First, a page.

Election Day is here!
Whether midterm elections or a presidential year, the face of American politics has changed dramatically over the past decade.
What’s driving that change? Social media.
In the days of yore, door knocking and sign waving were the bread and butter of political campaigns. TV commercials and highway billboards were the champions of getting the word out. Speeches, media coverage, and newspapers were the sources of information if a voter wanted to learn about a candidate’s platform and stance on the issues.
These days, things are different.
The places people go for information – and the way that they consume it – has changed. People get their news online, share information on social networks, and stay up to date on campaign coverage virtually.
What are the top ways social media has changed politics?
In the past, if you wanted to know about a politician or learn about an important voting issue, you turned to newspapers and tv media and trusted that they provided the whole story. Now, with absolutely everything you need to know at the tips of your fingertips, you are able to learn much more than any news anchor could tell you, and from all sides. Everyone’s a journalist when personal background and minute details are public information to be shared – and corrected! – via viral social posts. There’s no hiding behind limited media.
Missed a debate and want to know how the candidates responded to hot-button issues? Check your Facebook newsfeed. Want to follow a campaign’s progress or join a rally? Keep your eyes on Twitter. Got a question for a politician about their policy or goals? Shout it loud and clear – right on social media, and you’re sure to get an answer!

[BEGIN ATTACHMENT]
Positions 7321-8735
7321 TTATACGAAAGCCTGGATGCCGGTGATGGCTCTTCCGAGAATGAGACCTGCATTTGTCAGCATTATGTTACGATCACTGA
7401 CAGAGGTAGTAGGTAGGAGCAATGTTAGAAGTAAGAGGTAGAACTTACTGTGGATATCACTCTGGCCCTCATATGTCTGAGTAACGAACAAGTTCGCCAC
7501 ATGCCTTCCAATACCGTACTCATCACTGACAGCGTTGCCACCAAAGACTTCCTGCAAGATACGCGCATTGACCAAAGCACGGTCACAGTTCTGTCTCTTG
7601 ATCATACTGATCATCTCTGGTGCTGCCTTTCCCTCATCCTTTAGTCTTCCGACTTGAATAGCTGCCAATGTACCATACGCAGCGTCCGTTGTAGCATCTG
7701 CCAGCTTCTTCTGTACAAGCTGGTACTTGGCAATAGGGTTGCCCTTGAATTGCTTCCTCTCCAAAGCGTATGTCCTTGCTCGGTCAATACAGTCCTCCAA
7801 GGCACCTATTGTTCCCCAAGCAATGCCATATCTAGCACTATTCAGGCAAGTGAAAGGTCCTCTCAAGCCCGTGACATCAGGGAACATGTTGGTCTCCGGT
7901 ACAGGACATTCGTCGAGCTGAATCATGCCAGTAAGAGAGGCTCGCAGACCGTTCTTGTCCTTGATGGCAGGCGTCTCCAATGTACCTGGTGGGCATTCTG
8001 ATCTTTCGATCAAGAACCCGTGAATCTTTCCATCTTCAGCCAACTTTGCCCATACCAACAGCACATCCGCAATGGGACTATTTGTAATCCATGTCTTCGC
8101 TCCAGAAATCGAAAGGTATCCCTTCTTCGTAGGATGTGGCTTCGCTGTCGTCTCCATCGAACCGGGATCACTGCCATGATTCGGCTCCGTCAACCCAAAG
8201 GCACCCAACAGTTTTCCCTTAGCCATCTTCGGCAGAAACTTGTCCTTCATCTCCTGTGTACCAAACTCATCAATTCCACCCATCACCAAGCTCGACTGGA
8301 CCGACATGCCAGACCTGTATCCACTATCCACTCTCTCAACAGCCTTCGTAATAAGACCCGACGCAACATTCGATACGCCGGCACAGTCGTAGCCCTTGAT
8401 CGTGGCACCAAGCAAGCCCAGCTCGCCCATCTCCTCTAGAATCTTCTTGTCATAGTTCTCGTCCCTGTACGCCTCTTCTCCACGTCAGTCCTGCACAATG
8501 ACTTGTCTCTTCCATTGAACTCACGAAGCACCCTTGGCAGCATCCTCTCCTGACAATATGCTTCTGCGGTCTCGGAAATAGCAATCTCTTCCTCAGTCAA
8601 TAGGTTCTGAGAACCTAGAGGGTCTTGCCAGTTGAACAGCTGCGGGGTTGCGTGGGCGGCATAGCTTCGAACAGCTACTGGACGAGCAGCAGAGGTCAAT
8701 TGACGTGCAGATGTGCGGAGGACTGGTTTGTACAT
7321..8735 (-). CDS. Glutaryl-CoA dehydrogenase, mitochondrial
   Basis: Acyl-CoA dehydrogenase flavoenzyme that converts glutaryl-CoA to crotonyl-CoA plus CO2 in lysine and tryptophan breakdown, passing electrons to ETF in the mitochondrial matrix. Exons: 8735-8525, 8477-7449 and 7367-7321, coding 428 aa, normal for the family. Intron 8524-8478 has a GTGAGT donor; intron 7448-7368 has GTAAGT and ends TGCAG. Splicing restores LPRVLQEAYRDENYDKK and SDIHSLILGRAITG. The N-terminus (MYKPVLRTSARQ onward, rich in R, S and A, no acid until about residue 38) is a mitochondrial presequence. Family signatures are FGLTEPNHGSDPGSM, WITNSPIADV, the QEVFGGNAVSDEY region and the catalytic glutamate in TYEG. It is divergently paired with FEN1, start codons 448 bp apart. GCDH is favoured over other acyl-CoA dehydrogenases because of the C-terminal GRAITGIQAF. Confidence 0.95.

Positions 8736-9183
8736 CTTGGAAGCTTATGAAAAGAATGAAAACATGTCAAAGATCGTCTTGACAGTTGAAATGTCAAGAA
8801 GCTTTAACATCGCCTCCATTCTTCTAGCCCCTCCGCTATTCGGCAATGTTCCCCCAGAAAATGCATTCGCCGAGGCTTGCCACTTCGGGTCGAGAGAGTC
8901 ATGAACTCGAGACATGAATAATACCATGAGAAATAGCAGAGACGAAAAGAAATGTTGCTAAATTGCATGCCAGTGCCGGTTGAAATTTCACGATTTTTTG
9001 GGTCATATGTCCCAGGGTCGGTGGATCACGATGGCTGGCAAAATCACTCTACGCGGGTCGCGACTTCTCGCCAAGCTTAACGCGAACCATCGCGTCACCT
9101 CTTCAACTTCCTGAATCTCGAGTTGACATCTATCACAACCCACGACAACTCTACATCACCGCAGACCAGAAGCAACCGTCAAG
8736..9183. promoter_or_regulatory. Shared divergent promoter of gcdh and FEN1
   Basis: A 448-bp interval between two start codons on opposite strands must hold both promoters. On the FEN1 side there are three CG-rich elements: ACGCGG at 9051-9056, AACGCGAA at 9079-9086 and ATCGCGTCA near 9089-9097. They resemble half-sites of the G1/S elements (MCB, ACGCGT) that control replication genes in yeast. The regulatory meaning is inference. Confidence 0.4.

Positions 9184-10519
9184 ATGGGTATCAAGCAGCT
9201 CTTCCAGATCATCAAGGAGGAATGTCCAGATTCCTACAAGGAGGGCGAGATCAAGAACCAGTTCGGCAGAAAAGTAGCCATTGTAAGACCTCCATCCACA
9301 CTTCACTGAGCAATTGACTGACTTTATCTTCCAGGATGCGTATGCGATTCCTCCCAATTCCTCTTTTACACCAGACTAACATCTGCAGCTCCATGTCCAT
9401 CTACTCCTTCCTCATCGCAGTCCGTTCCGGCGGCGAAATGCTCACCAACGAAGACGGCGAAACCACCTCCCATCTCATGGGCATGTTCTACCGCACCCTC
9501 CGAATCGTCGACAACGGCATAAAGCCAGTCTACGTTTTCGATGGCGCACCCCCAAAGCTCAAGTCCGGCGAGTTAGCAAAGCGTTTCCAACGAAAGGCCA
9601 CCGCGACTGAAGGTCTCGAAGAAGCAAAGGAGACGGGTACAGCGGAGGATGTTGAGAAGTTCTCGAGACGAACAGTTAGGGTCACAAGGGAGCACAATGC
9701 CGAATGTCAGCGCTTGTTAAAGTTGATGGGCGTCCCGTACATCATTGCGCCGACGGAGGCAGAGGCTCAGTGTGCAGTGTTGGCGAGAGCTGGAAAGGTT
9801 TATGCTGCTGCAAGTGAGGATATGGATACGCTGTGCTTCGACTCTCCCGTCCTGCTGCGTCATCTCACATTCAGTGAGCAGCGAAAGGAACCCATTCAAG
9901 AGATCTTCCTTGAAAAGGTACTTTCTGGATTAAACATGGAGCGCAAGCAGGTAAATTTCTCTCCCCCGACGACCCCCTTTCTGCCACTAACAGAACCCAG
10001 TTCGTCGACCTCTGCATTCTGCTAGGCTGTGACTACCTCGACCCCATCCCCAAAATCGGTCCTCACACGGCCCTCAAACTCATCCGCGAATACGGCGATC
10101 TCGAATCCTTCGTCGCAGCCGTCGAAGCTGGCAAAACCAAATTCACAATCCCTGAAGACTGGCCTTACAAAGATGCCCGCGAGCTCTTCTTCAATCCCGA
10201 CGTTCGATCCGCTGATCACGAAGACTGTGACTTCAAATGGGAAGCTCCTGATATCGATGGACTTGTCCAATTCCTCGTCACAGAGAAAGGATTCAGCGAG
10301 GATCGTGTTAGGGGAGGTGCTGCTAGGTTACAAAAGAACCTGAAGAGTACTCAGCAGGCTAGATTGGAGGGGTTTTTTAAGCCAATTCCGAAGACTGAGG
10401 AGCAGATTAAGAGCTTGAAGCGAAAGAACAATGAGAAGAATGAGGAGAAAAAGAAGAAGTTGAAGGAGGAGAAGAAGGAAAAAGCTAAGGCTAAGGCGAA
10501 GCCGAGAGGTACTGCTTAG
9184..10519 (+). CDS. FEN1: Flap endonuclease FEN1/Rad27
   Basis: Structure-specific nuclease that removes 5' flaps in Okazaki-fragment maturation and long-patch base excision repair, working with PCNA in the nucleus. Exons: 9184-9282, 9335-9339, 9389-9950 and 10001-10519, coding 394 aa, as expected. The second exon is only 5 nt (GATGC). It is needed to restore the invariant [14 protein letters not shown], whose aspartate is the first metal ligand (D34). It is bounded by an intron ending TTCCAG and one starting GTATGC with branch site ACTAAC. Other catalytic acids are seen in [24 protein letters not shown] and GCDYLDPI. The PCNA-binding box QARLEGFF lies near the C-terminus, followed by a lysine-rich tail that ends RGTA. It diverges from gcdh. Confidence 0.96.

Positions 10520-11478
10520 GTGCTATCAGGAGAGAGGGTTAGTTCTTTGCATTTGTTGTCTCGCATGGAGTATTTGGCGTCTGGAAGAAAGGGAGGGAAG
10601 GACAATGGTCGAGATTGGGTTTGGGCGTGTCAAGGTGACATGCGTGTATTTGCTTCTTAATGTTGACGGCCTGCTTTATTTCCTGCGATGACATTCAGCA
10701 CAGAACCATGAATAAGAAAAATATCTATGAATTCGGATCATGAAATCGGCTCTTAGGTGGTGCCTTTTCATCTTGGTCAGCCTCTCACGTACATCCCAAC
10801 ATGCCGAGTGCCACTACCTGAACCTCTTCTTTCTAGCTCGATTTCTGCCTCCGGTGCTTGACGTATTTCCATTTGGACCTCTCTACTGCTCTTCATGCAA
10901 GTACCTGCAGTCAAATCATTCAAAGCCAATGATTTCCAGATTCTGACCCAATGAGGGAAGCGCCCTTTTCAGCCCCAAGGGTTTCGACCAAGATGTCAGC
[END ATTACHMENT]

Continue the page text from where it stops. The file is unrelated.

Speaking of debates, did you hear what Senator So-and-so said last night?! Of course you did – it was all over the web in seconds, filling your newsfeed from every friend and follower. Good or bad, a bold move can go viral in an instant and be seen in every corner of the social world, regardless of a person’s political persuasion. From filibusters to bad phrasing, those clips spread like never before.
Social networks like Facebook and Twitter provide bigger platforms than ever for advocacy groups and politicians alike to reach out to their voting base. They can easily share campaign news, promote their ideals, and quickly move voters to rally around causes or events. Just as important as informing voters, these tools also inform campaign managers of key demographic information and voter data to help them target and tailor their strategies.
From ticker tape to retweets, the political landscape has been forever changed by the rise of social media.
Now don’t forget to get out and vote today!